1 105th Congress, “Workforce Investment Act of 1998,” n.d..

2 “Family Educational Rights and Privacy Act (FERPA),” n.d..

3 Neil Bruce, Public Finance and the American Economy, 1998, p. 354.

4 The UI Wage Records database consists of all employers submitting UI tax records to the Wyoming Department of Employment (DOE), and contains detailed work behavior information on individuals working for employers that are required to pay Unemployment taxes. See Tony Glover, “Enhancing the Quality of Wage Records for Analysis Through Imputation: Part One,” Wyoming Labor Force Trends, April 2001.

5 Tony Glover, “Enhancing the Quality of Wage Records for Analysis Through Imputation: Part One,” Wyoming Labor Force Trends, April 2001.

6 See Endnote 2.

7 The survey instruments are available on Research & Planning’s Education Links website.

8 Four employers reported they did not have the person on record as an employee. Potential sources of this problem include incomplete or incorrect records on the part of the employer, lack of knowledge of the employee by the person filling out the questionnaire, unwillingness of the employer to participate in the survey, or incomplete or incorrect UI Wage Records. A fifth response was invalid because the employer reported once that the employee had worked for them, but then responded a second time that they had no record of the employee. The first questionnaire sent to the employer was received after response deadlines had passed. A second survey was sent to the employer to encourage a response. A comparison of the two surveys for the same employer and graduate yielded the conflicting responses. Consequently responses for the employer for the particular graduate were entered as missing.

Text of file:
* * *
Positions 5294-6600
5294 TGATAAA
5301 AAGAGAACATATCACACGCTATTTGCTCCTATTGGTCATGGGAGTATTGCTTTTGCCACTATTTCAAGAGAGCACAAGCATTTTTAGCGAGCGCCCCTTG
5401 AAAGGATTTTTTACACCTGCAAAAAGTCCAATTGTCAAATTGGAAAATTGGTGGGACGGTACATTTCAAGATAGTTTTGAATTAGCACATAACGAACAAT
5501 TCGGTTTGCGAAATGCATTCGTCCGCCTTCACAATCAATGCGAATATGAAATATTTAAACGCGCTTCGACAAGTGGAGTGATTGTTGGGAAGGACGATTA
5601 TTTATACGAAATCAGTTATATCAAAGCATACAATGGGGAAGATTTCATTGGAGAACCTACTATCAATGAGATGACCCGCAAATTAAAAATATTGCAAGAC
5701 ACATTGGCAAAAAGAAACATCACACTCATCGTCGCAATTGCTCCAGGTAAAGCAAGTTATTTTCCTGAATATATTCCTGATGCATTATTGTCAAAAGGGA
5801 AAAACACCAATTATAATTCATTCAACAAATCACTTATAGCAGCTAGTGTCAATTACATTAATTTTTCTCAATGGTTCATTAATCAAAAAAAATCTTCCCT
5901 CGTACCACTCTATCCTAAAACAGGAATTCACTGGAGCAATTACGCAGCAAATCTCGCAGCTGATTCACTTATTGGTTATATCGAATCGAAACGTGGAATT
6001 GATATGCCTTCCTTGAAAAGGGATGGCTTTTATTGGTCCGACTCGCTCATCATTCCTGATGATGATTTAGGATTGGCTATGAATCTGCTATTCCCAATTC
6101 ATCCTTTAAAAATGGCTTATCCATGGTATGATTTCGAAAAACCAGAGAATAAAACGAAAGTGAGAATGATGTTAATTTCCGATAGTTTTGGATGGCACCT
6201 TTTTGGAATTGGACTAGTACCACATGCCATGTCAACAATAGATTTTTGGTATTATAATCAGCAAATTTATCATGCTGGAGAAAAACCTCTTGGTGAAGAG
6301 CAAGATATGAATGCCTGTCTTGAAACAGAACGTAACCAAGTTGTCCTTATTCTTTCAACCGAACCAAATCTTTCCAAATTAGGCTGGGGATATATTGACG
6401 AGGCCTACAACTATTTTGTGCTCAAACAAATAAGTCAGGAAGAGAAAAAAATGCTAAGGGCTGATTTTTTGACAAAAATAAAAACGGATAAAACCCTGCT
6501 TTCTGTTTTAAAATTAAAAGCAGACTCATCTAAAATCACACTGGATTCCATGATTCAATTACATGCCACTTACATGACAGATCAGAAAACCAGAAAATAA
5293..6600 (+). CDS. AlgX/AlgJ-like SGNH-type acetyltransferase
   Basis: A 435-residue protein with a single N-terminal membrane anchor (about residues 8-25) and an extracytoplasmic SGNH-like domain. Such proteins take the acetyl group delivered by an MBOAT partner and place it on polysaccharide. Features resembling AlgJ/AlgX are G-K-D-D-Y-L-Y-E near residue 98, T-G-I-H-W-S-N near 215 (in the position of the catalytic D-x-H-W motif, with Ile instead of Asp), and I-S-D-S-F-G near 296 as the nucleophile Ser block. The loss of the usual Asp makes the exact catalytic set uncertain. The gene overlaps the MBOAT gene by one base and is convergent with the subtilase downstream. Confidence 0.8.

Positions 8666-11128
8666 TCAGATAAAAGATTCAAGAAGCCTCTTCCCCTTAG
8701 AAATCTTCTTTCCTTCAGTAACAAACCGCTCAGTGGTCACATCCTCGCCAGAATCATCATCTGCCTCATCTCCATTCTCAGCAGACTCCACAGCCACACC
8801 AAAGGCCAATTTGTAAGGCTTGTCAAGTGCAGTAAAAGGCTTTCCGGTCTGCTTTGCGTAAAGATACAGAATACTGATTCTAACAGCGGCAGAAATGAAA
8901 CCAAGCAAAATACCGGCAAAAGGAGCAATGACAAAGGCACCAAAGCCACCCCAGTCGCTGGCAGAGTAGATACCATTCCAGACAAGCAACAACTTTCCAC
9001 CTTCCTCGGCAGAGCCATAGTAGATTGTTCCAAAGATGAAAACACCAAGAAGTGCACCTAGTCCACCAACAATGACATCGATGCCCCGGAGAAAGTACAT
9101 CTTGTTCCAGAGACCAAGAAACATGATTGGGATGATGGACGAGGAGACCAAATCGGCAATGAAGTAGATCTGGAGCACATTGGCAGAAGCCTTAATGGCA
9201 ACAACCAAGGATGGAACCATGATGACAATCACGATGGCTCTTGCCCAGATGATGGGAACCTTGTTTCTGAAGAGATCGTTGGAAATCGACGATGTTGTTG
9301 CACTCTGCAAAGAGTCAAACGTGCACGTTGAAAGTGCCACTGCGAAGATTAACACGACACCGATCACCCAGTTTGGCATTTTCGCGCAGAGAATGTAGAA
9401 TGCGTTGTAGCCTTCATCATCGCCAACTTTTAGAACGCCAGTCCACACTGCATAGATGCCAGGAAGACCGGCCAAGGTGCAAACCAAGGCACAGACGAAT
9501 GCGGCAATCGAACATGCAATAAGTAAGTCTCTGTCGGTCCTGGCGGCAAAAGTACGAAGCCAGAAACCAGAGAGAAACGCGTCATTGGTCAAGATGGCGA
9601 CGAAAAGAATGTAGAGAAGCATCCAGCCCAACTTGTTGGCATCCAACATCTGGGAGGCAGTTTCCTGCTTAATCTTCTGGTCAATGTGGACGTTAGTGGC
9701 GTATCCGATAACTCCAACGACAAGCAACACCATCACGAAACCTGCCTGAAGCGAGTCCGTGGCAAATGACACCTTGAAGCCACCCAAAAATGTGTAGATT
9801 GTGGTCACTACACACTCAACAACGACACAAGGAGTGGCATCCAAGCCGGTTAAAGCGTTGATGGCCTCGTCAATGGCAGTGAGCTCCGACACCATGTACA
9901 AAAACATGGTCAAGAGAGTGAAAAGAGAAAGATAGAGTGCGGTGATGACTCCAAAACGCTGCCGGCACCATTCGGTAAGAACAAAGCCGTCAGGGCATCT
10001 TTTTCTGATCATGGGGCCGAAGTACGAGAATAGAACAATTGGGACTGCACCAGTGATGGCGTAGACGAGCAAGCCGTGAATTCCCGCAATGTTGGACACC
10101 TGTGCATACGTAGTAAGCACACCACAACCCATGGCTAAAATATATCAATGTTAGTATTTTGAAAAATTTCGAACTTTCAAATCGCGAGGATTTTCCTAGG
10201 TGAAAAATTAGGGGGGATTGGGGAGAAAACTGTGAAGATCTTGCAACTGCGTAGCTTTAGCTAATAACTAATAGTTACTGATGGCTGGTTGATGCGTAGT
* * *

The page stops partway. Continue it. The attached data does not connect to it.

9 The Alien Labor Certification program uses a 40-hour work week to convert wages reported in any units other than hourly. See General Administration Letter No. 4-95, n.d., for further discussion.

10 The benefits question was asked in a manner similar to the collection of information for our employee benefits survey (see Wyoming Department of Employment, Research & Planning, Employee Benefits in Wyoming 2000).

11 Robert T. Mundhenk, “Institutional Effectiveness and Unemployment Insurance Data,” Fall 2000, American Association of Community Colleges White Paper.